Integrated microcantilever fluid sensor as a blood coagulometer
Dunn, Richard John
MetadataShow full item record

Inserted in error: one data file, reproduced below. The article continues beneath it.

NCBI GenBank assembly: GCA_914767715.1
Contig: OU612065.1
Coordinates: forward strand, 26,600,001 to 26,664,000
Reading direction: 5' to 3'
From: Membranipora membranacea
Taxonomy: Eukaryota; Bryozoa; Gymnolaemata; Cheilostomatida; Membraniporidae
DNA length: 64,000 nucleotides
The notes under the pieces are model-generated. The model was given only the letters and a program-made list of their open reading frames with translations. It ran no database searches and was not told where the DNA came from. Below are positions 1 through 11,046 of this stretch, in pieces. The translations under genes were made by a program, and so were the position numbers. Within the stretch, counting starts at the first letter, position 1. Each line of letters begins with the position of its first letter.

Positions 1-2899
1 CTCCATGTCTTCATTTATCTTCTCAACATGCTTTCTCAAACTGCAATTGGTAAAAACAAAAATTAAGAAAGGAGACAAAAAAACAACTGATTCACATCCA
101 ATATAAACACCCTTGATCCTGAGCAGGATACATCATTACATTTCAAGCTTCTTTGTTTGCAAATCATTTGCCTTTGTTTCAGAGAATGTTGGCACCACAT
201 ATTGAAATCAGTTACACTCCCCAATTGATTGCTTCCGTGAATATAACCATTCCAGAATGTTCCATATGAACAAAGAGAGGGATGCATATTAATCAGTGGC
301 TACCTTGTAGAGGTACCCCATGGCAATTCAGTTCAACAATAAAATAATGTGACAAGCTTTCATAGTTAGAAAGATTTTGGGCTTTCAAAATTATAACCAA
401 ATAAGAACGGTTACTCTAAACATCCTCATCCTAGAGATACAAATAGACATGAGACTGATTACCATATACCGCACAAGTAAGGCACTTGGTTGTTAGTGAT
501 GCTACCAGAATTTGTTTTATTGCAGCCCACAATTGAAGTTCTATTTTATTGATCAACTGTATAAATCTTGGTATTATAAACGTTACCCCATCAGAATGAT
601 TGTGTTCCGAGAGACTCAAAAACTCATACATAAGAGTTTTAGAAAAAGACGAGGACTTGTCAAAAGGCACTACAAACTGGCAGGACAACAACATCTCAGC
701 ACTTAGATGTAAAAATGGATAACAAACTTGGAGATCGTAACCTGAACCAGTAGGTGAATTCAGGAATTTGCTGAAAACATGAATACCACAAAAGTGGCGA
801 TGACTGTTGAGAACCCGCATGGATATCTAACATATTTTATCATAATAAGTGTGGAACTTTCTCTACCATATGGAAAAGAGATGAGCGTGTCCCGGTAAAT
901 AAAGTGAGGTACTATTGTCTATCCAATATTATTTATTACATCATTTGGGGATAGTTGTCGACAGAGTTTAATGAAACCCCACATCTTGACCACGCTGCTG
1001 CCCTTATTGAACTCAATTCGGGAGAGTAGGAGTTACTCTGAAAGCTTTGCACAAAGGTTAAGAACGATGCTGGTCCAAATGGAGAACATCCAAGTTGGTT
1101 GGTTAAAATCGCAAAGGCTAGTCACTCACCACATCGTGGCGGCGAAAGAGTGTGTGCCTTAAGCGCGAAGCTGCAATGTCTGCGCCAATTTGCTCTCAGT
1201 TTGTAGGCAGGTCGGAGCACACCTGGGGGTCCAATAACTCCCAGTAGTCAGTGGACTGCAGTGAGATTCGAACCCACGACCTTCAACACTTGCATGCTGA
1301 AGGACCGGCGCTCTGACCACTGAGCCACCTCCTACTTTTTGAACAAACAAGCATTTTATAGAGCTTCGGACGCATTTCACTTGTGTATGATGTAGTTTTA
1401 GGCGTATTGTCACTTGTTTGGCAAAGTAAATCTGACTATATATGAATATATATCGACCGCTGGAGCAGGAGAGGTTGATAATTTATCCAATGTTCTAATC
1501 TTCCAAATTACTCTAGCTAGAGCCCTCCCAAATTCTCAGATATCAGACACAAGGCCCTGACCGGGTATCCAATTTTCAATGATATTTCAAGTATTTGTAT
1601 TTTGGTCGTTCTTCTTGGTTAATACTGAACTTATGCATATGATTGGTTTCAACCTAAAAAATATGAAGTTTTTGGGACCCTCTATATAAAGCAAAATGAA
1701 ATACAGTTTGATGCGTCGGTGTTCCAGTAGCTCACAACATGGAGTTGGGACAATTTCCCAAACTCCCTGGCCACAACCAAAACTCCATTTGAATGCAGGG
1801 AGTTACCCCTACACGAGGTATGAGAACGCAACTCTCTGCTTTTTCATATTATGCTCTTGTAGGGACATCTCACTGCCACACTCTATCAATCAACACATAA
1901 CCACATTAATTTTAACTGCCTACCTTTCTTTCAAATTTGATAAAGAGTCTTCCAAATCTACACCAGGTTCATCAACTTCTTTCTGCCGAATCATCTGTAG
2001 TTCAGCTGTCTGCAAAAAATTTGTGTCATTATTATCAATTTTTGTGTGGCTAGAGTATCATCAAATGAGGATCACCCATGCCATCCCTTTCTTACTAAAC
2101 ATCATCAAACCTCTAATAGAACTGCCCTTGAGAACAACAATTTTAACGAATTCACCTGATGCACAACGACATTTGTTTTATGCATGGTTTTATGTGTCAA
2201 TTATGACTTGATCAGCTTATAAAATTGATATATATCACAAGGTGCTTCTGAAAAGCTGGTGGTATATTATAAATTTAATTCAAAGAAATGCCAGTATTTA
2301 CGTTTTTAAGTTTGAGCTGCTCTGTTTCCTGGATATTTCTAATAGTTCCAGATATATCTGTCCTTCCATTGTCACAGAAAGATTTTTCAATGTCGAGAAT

The work presented concerns the improvement in mechanical to thermal signal of a microcantilever fluid probe for monitoring patient prothrombin time (PT) and international normalized ratio (INR) based on the physical measurement of the clotting cascade. The current device overcomes hydrodynamic damping limitations by providing an internal thermal actuation force and is realised as a disposable sensor using an integrated piezoresistive deflection measurement. Unfortunately, the piezoresistor is sensitive to thermal changes and in the current design the signal is saturated by the thermal actuation. Overcoming this problem is critical for demonstrating a blood coagulometer and in the wider field as a microsensor capable of simultaneously monitoring rheological and thermal measurements of micro-litre samples. Thermal, electrical, and mechanical testing of a new design indicates a significant reduction in the thermal crosstalk and has led to a breakthrough in distinguishing the mechanical signal when operated in moderately viscous fluids (2-3 cP). A clinical evaluation has been conducted at The Royal London Hospital to measure the accuracy and precision of the improved microcantilever fluid probe. The correlation against the standard laboratory analyser INR, from a wide range of patient clotting times(INR 0.9-6.08) is equal to 0.987 (n=87) and precision of the device measured as the percentage coefficient of variation, excluding patient samples tested < 3 times, is equal to 4.00% (n=64). The accuracy and precision is comparable to that of currently available point-of-care PT/INR devices. The response of the fluid probe in glycerol solutions indicates the potential for simultaneous measurement of rheological and thermal properties though further work is required to establish the accuracy and range of the device as a MEMS based viscometer.